Brian Terry's mom: Foundation raises money for fallen agents

The family of a fallen Border Patrol Agent is fighting to make sure the memory of Brian Terry lives on forever.

Monday evening, Arizona Congressmen from both sides of the political aisle will gather at the JW Marriott Star Pass Resort in Tucson to raise money for the Brian Terry Foundation during the first annual Brian Terry Benefit Dinner.

The event is intended to increase awareness about border security issues and raise money for educational scholarships as well as the families of other fallen law enforcement agents.

"(Brian Terry) was a huge, huge, strong American kid…the best of the best," said Bob Heyer, Terry's cousin and Chairman of the Brian Terry Foundation. 

The Brian Terry Foundation is going to build upon him and create this lasting legacy," Heyer said. "Do good deeds in his memory," he added.

Rep. Ron Barber, a Democrat from Arizona's 8th District, will honor Terry posthumously with the Congressional Badge of Bravery during the event.

Click here for more information about the Brian Terry Foundation Benefit Dinner.


Terry was killed near the Arizona/Mexico border in December 2010, when a group of armed bandits shot him in the back. 

Two of the guns found at the scene of his murder were linked to ATF's controversial Fast and Furious case .


"He died doing what he liked doing best," said Josephine Terry, Brian Terry's mother. "He loved his country, and he loved his Border Patrol."

Josephine Terry says the grieving process has been difficult.

"It's hard to grieve because you think that you're getting ahead and getting some justice, then something else comes up that changes the whole ball game," she said.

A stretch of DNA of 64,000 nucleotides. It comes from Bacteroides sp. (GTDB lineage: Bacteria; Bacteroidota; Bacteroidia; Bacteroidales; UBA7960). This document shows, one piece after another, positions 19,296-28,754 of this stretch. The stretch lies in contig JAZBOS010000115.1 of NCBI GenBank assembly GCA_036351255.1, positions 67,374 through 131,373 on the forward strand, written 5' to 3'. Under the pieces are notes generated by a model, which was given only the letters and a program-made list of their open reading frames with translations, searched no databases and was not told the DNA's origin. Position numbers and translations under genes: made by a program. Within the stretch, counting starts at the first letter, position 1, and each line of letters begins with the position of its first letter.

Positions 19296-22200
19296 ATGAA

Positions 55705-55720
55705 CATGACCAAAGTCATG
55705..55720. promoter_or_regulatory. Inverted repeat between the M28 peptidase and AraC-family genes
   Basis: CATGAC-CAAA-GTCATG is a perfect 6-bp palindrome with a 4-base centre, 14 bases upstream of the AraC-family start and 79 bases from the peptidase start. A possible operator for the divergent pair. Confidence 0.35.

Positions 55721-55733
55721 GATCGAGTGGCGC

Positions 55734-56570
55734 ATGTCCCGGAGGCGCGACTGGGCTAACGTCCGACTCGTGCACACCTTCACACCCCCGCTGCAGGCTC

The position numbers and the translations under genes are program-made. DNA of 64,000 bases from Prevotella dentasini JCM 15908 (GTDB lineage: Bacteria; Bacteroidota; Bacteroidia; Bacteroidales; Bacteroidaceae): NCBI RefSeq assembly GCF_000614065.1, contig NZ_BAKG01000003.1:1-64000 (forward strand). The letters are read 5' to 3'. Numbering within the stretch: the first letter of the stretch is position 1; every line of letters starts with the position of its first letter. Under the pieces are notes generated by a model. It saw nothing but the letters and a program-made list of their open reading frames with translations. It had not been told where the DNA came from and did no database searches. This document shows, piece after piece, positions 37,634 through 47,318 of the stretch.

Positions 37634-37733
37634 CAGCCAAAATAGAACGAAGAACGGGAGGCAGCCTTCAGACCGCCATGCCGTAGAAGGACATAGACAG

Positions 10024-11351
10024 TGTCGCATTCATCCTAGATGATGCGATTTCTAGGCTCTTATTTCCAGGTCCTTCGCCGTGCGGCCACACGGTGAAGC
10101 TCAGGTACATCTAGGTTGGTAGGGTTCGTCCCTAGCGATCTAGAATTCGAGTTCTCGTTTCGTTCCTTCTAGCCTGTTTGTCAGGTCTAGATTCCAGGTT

"I just know eventually the truth is going to come out, and he's going to get the justice that he deserves," she said.

Terry said she used to be angry about her son's death. Now, she says, "I just want to heal."

"I tell (Brian) I miss him, and I tell him that he would be proud of himself," she said. 

"I think he is making a difference.  I think it if wasn't for Brian's death. I know he had to die for it, but I think all this with the Fast and Furious – I don't think it would've ever come out.  Nothing would've ever happened if it wasn't for his death," she said.


Rep. Darrell Issa (R-CA), the Congressman who has been leading the investigation into the Bureau of Alcohol, Tobacco, Firearms, and Explosives' flawed Fast and Furious case, will be speaking at the Brian Terry Foundation Benefit Dinner. 

Issa chairs the House Committee on Oversight and Government Reform .

This week, the Inspector General for the Department of Justice, Michael Horowitz, is expected to testify in front of that committee about his findings in the investigation into the flawed Fast and Furious case.

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